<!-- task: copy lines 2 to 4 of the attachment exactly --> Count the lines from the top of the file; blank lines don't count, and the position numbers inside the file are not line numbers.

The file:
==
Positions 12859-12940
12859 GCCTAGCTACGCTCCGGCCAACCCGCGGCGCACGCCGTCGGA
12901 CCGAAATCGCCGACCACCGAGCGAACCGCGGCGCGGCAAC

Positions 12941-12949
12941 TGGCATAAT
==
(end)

12859 GCCTAGCTACGCTCCGGCCAACCCGCGGCGCACGCCGTCGGA
12901 CCGAAATCGCCGACCACCGAGCGAACCGCGGCGCGGCAAC

Positions 12941-12949